OK. There it is -- the native marine, animal or plant habitat challenge that makes new home subdivision development difficult. Or maybe you want to restore a degraded environment to a natural one.
What do you do? And how do you do whatever is needed to design and build as well as preserve, mitigate or restore the environment and satisfy zoning officials and delight your public?
Green Builder College (GBC) has solutions -- the tools and techniques -- an economical American Institute of Architect (AIA)-accredited course that delivers answers to sometimes difficult environmental situations.
And even if the situation looks pretty straight forward, isn’t it great to know about how to conserve, enhance and even restore biodiversity? The unique natural features inherent to every land parcel benefit not only the local environment and the country’s heritage but also the property owners and community residents.
The course is Conserving Biodiversity in Subdivision Development, It is CEU eleigible and costs only $75. Some architects and other building professionals can qualify to win free registration.
What does the course cover? First, it gives the overview and threats to biodiversity. It teaches how to prioritize best practices that conserve biodiversity during the design phase. These include surveying what is on the parcel and in local nature preserves and inventorying plant and animal habitats for preservation and protection. It also includes design strategies and best practices to protect habitats from degradation and to conserve and restore biodiversity during the construction phase. This includes everything from establishing paths that avoid heavy construction equipment damaging roots to working as much as possible within the building footprint to avoid destroying the natural habitat beyond the actual building.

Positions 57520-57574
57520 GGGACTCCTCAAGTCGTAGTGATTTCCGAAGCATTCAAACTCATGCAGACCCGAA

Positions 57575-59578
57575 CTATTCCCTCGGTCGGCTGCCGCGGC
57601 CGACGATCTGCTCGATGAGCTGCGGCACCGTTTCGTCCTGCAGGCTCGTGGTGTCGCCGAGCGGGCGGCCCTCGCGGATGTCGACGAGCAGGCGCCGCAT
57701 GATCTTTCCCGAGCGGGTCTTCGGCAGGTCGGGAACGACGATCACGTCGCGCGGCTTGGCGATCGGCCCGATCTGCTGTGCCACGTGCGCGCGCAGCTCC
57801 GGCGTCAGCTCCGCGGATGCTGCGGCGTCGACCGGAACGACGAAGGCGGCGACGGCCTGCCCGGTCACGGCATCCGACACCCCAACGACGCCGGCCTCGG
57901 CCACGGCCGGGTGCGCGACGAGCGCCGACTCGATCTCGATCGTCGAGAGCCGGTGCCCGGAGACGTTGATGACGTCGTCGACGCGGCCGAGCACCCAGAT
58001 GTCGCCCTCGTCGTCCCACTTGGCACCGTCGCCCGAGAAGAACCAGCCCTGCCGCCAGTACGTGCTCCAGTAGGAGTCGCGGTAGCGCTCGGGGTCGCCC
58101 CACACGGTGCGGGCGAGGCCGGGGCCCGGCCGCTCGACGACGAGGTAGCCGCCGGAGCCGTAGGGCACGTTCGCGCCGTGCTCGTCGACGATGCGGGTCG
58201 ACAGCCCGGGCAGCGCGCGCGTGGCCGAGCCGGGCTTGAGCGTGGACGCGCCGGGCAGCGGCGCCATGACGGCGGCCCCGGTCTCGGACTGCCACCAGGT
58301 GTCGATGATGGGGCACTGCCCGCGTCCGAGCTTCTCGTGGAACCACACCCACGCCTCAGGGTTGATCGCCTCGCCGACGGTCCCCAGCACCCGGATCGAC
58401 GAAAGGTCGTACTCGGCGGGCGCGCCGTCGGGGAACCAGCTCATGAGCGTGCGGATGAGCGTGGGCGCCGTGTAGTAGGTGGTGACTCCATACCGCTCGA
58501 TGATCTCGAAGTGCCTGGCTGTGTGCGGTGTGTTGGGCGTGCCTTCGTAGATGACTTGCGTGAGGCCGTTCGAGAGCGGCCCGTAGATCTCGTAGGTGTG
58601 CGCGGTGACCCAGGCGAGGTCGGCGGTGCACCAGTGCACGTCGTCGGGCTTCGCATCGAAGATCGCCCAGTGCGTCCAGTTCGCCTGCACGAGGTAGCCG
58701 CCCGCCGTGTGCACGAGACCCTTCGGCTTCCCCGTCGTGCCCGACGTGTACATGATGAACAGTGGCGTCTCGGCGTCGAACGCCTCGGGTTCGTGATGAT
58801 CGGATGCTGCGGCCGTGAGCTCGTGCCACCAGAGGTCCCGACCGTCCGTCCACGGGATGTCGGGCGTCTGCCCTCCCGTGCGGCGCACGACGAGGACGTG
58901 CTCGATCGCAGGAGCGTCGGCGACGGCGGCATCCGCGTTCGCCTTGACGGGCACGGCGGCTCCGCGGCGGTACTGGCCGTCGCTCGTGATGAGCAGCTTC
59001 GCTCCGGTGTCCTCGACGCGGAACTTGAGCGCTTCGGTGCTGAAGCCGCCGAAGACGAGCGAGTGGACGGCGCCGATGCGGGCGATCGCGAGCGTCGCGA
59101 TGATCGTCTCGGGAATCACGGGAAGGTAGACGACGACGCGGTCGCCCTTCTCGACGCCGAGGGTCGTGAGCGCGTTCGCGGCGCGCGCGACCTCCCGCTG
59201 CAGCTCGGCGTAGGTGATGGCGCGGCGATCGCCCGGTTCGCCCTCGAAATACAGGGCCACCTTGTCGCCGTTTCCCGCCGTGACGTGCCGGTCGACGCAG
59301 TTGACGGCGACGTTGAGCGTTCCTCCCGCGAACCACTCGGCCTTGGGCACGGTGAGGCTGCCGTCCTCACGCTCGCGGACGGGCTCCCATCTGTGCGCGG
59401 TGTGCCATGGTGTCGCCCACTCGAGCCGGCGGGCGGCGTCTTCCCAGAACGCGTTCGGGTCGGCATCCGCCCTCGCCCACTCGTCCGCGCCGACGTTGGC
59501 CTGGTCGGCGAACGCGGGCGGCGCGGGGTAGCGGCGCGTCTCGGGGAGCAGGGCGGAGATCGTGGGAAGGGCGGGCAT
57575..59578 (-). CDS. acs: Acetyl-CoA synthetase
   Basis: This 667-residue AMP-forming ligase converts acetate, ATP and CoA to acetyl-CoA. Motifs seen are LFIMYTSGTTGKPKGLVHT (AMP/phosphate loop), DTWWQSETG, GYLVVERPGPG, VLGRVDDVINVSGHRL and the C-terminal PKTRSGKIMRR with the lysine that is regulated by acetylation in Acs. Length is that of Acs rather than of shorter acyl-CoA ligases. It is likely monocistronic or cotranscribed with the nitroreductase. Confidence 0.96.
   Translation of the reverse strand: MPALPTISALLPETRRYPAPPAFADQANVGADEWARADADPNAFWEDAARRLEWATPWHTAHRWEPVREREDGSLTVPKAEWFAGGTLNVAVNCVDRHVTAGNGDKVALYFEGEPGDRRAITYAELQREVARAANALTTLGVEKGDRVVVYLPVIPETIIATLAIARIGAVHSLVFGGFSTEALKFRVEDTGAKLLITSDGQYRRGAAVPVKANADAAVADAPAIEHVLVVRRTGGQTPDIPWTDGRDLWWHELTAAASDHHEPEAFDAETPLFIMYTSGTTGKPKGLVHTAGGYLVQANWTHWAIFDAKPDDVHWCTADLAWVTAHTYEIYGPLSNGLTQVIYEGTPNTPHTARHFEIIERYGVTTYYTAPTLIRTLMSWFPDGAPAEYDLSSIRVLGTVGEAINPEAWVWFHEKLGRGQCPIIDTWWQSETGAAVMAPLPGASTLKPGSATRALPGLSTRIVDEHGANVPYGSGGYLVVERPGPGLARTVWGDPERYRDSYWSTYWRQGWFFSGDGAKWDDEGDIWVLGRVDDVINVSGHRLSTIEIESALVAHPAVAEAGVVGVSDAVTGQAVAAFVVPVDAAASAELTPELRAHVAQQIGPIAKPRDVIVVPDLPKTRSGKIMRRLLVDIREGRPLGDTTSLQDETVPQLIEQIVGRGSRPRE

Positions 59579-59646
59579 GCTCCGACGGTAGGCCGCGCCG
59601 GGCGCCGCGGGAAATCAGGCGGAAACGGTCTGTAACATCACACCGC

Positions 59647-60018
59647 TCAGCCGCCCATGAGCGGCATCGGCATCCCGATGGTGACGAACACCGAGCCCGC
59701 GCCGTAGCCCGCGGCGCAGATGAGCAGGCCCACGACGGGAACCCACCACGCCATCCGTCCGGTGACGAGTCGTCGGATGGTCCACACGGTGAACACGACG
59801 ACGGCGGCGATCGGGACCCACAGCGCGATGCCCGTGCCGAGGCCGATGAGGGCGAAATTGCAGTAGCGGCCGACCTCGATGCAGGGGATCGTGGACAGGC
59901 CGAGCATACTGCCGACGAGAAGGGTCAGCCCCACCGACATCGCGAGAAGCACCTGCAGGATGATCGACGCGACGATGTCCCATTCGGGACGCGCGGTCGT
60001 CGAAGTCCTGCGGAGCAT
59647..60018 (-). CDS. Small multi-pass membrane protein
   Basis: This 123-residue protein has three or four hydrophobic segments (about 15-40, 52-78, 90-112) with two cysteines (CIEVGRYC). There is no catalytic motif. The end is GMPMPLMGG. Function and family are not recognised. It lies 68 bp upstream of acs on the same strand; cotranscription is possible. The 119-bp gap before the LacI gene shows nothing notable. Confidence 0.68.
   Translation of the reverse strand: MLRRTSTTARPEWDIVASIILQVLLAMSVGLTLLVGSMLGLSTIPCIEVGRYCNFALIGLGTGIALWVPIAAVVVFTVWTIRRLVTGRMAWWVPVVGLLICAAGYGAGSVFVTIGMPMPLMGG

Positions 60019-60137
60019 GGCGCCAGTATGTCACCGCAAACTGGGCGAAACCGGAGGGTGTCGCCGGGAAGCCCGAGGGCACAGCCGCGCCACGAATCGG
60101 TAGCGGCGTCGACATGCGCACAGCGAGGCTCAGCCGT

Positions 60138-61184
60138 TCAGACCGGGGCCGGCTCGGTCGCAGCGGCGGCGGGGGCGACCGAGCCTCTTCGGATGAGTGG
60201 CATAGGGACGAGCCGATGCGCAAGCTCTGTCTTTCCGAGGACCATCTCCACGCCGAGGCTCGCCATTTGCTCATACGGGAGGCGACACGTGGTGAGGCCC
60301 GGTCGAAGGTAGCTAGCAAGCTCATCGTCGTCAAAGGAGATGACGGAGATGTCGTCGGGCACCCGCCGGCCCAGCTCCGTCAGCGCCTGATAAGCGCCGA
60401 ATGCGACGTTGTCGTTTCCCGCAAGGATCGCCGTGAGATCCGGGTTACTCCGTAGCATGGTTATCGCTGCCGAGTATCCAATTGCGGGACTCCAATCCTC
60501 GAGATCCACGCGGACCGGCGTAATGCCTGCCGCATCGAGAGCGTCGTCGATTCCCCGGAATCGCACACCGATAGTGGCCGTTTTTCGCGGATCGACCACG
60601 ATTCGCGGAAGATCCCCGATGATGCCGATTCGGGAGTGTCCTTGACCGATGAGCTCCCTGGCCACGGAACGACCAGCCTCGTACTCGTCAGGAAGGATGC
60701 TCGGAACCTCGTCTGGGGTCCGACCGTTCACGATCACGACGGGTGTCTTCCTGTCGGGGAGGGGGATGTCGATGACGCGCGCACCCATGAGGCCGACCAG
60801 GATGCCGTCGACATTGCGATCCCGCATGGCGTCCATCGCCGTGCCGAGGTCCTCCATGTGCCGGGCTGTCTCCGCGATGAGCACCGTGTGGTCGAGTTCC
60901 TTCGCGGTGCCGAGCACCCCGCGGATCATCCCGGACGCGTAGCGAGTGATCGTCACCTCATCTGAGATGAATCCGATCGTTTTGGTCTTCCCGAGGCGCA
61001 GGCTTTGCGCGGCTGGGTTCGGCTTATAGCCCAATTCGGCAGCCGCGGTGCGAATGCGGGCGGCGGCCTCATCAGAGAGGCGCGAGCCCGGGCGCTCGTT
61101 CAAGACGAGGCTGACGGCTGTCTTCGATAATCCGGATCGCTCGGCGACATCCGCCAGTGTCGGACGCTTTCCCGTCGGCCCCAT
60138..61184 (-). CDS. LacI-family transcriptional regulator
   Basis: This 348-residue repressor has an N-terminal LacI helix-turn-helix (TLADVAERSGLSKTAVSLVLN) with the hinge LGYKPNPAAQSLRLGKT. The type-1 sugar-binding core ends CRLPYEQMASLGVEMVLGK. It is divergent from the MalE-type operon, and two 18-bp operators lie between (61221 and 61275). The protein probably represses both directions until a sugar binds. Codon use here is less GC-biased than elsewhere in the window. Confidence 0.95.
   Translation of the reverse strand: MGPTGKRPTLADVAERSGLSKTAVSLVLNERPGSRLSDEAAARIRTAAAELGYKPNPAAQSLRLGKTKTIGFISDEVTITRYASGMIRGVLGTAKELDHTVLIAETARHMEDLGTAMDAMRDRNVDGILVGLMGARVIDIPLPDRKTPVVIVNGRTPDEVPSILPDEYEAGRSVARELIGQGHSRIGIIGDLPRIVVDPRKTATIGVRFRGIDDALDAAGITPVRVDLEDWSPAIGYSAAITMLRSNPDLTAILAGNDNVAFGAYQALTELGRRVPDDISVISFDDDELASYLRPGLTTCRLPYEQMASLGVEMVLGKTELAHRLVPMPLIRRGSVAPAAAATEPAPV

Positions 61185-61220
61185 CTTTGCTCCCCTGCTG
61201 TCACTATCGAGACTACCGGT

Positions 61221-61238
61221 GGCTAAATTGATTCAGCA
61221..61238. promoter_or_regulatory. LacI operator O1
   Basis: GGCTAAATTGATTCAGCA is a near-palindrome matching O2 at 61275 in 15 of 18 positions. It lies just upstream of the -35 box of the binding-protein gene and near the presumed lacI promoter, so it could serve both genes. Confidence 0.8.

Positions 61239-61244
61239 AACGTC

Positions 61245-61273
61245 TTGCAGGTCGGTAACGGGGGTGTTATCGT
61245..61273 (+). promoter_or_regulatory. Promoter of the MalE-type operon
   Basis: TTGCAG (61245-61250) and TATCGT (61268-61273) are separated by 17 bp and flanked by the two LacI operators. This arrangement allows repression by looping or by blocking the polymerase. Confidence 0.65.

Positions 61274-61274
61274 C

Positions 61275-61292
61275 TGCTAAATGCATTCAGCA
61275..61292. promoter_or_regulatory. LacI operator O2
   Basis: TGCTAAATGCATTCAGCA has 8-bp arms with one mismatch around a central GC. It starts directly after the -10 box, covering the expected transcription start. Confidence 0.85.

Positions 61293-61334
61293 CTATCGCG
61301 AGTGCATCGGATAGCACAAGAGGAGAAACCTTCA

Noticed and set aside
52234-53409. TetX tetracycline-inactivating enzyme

Covered is how to deal with material delivery and storage as well as debris removal and recycling. If a native plant needs to be removed from the building footprint, how to safely remove, store and replant it. Experts share advice on how to work around and not disturb animal habitats.
After construction is complete, there is the issue of keeping the promise, transplanting, if necessary, restoring, enhancing and perhaps even expanding the biodiversity.
At the end of the course, graduates will know exactly what biodiversity is and what the threats to it are. They will also know how to thread their way through the process of environmental preservation and enhancement during design, construction and post construction -- environmental processes made and kept..
The process works whether the land is planned for new subdivision or is a “retrofit” of an existing urban community as well as to conserve or restore rural properties not designated for subdivision development. It often surprises the residents of our best loved existing communities to learn that the habitat they find nurturing and restorative was a deliberate process that carefully placed their home in a biodiverse setting. Conserving Biodiversity helps todays professionals continue our best traditions.
For more information and to see if you are eligible for free registration, check out Green Builder College . Graduates can use the course as one of the seven needed to become Green Builder Certified (GBC) or one of six needed to become Environments for Living Certified.